This is why resilience-based approaches are needed that emphasise the capacity to adapt. Conventional approaches emphasise robustness, such as building a levee that is able to withstand a certain amount of sea level rise. These approaches are necessary but given the uncertainty in risk we need other strategies in our arsenal.

For example, providing infrastructure services through alternative means when our primary infrastructure fail, such as deploying microgrids ahead of hurricanes. Or, planners can design infrastructure systems such that when they fail, the consequences to human life and the economy are minimised.

The Netherlands has changed its system of dykes and flood management in certain areas to better sustain flooding.

This is a practice recently implemented in the Netherlands, where the Rhine delta rivers are allowed to flood but people are not allowed to live in the flood plain and farmers are compensated when their crops are lost.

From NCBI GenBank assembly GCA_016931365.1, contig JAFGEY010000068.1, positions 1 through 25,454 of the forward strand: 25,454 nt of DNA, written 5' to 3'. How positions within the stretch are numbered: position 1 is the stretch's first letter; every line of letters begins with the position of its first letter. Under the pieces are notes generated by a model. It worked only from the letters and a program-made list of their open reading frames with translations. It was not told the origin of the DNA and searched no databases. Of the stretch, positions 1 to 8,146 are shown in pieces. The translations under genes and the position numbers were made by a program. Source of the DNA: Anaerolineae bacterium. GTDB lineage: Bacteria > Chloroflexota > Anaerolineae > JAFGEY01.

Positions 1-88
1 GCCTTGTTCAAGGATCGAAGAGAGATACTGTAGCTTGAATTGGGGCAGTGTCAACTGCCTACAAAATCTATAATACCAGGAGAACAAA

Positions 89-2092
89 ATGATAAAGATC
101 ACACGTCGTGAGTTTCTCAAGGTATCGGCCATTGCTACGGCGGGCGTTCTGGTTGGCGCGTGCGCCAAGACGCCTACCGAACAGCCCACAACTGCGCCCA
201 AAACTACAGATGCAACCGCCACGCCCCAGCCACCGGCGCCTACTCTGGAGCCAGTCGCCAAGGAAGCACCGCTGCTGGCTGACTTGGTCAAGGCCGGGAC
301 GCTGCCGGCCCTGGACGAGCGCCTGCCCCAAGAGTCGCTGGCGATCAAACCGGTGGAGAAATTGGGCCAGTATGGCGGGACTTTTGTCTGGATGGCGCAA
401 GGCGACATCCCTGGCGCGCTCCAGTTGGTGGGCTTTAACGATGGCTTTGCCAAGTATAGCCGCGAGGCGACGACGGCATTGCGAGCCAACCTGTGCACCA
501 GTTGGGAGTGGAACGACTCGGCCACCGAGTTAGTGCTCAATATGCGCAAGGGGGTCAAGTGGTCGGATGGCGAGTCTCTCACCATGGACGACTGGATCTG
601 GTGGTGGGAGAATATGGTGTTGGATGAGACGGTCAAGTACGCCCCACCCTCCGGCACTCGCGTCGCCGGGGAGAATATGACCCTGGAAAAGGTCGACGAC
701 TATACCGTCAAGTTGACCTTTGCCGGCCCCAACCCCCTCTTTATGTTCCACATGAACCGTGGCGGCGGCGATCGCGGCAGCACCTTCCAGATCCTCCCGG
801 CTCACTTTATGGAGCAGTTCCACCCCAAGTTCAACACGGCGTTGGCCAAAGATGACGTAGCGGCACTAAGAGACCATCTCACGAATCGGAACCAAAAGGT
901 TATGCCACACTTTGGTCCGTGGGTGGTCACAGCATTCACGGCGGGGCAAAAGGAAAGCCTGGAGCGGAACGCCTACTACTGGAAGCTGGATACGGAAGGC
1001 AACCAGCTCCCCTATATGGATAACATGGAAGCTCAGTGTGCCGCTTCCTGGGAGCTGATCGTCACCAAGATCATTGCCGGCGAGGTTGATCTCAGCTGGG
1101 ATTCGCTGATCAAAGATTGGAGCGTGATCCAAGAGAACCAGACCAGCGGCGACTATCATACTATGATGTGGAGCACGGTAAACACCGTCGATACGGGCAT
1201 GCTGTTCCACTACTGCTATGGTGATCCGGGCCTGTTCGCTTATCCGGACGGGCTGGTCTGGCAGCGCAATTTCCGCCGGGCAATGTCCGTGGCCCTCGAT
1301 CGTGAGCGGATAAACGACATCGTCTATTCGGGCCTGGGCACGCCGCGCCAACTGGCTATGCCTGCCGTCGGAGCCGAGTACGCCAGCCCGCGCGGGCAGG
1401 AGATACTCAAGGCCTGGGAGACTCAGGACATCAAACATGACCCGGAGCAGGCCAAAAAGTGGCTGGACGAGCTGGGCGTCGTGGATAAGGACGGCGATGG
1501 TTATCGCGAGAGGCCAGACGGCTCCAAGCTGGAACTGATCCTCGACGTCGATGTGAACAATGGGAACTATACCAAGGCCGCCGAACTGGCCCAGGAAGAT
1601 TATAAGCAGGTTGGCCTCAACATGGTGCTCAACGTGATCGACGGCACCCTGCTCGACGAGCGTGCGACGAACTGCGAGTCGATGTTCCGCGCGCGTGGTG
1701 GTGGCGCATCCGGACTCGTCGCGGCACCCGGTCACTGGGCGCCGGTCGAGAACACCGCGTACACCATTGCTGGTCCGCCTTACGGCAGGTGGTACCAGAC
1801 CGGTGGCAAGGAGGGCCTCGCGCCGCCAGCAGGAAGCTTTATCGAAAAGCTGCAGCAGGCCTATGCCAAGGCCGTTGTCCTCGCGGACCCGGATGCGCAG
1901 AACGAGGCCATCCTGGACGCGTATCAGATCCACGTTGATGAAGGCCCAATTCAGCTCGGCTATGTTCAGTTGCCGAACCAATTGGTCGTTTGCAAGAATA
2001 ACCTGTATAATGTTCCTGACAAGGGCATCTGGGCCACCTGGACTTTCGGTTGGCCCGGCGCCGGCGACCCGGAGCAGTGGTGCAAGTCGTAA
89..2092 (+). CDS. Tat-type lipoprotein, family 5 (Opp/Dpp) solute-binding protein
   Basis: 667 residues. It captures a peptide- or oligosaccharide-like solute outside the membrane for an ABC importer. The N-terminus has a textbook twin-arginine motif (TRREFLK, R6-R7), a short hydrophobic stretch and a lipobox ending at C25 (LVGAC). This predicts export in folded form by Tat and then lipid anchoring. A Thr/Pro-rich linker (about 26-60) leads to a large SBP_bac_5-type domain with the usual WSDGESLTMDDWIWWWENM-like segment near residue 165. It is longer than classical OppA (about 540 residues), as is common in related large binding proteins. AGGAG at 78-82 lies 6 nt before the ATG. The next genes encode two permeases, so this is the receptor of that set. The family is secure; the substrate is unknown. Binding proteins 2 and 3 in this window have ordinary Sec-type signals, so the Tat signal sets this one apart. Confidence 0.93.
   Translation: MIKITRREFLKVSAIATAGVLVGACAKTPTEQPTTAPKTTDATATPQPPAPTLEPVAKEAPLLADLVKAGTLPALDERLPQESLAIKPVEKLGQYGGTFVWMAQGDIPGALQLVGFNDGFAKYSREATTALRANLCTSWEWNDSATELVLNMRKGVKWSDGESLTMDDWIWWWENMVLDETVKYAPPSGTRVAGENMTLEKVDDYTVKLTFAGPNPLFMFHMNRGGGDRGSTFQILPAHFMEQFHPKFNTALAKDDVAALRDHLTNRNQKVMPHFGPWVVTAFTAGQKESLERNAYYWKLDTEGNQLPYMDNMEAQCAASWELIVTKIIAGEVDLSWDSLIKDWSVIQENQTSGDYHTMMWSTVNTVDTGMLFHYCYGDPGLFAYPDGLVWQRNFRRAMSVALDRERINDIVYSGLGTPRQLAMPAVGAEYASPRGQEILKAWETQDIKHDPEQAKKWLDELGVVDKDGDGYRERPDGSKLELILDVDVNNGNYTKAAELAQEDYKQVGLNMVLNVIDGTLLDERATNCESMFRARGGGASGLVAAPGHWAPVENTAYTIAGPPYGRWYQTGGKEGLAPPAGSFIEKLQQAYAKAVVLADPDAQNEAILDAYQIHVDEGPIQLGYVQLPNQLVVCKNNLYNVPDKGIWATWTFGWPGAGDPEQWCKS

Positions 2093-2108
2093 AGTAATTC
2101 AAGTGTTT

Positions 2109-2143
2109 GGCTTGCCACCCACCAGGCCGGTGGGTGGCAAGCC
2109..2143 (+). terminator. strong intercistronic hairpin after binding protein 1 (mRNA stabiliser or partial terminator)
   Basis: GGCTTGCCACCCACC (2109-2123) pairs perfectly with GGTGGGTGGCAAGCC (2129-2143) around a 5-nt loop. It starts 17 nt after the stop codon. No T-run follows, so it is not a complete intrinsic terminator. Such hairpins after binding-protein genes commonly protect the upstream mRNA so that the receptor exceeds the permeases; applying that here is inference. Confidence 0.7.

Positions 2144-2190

Uncertainty is the new normal, and reliability hinges on positioning infrastructure to operate in and adapt to this uncertainty. If the country continues to commit to building last century’s infrastructure, we can continue to expect failures of these critical systems, and the losses that come along with them.

The Conversation

Mikhail Chester, Associate Professor of Civil, Environmental, and Sustainable Engineering, Arizona State University; Braden Allenby, President's Professor and Lincoln Professor of Engineering and Ethics, School of Sustainable Engineering and the Built Environment, Ira A. Fulton Schools of Engineering, Arizona State University, and Samuel Markolf, Postdoctoral Research Associate, Urban Resilience to Extremes Sustainability Research Network, Arizona State University.

This article is republished from The Conversation under a Creative Commons license. Read the original article.